I'm going to go with Jamal Murray as well. The uncertainty tied to Bender scares me as much as it excites me. With Murray, you pick up a young player with a great shot that should translate, who has a great work ethic, and who doesn't shy away from big moments. Additionally, there have been indications that he didn't show much of his playmaking ability at Kentucky so that he could better fit into his role on the team. His defense isn't great, but his effort is there, and being around the great defenders that are already on the Celtics will give him the opportunity to learn from some of the best, accelerating his improvement in that area.

I would say that the concern about picking a player who fits vs. best player available are a bit overblown in this instance. Yes, you shouldn't bypass talent to pick up someone who fills a position of need, but that's not what would be happening here. Every successful team in the NBA will always need great shooters. Even if our roster changes drastically this offseason, that will still be the case.

Lachlan Marr: Jamal Murray

For all the reasons given by Sean and Wes, I like Jamal Murray as well. However for the sake of argument I might throw Jaylen Brown’s name into the mix. Sure, his shooting and general inconsistencies may make him a troublesome prospect, but his scouting reports suggest his shot is far from broken while his physical dimensions and athletic ability are probably some of the most developed in this entire draft class. Plus, to me, his scholarly pursuits add an element of interest. Basketball is definitely a sport where intelligence is rewarded, and you would think a high IQ in general would lend itself to developing a high basketball IQ. Brown has a lot of the tools that can’t be taught, like physicality, athleticism and an innate intelligence. In the right system, he could develop into a versatile wing and a key contributor.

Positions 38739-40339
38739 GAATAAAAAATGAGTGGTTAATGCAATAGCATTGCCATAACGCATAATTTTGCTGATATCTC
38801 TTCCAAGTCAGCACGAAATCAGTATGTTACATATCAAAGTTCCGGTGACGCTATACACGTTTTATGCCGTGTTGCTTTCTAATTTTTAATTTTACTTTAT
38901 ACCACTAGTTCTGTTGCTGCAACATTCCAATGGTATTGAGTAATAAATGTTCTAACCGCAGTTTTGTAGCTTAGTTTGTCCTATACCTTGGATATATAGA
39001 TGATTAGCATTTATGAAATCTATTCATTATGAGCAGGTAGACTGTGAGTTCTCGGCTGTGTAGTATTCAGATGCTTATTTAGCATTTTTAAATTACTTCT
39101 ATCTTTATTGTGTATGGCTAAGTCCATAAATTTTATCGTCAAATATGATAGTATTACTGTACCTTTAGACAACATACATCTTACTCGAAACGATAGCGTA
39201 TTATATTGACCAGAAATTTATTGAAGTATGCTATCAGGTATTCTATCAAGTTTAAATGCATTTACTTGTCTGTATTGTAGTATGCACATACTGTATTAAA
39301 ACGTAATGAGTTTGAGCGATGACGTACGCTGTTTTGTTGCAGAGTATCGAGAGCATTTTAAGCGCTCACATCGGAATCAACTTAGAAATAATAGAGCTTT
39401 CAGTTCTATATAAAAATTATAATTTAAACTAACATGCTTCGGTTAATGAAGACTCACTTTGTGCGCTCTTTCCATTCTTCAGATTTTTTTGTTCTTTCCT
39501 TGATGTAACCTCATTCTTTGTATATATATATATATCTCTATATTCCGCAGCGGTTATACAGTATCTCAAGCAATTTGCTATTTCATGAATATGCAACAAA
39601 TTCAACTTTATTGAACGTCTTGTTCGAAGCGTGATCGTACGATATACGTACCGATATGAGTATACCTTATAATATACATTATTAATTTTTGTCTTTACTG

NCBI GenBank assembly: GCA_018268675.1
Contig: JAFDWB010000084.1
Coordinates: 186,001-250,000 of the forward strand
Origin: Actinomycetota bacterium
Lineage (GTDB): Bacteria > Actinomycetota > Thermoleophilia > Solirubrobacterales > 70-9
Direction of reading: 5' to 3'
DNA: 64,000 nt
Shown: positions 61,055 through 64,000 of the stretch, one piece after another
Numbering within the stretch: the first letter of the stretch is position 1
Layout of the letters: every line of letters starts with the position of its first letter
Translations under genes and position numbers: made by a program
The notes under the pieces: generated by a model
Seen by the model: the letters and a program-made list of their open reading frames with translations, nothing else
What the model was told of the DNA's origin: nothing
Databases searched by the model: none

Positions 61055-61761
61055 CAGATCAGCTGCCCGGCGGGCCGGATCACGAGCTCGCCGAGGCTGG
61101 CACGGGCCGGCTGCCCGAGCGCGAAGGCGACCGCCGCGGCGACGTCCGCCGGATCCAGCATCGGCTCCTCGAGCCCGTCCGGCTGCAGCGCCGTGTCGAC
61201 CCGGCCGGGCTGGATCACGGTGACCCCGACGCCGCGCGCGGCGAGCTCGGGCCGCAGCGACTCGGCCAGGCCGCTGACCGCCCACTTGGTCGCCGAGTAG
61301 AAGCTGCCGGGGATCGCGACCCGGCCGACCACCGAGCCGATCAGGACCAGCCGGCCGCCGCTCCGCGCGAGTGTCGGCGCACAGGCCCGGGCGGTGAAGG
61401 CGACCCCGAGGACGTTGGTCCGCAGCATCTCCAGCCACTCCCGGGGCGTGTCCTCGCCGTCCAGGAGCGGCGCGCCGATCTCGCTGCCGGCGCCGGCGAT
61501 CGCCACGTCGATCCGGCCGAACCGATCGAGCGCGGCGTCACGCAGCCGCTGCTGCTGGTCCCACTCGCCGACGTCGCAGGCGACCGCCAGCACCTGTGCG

Jeff Nooney: Dragan Bender

I wouldn't pass up the chance to take Bender. It's a cliche, but you need stars to win in the NBA. With his skill set and versatility, Bender has the potential to be an elite player. Boston needs more of that high-level talent. If they strike out in free agency and the trade market, then the draft is the only other option. Given his star potential, I think Bender is worth the risk at #3.

Jared Weiss: Dragan Bender

From a best player available perspective it really looks like Bender is the guy. The one thing that has surprised me so far is that we haven't heard any misinformation about red flags on him yet most likely coming from teams below the Celtics hoping he will drop. Perhaps that will start to happen when he does more interviews and workouts.

Jeff Clark: Dragan Bender

There seems to be a fundamental push and pull between "immediate team needs" and "best upside regardless of the fit or timeline." It would be great if the guy we draft can be both, but that's hardly ever the case, even for the top pick.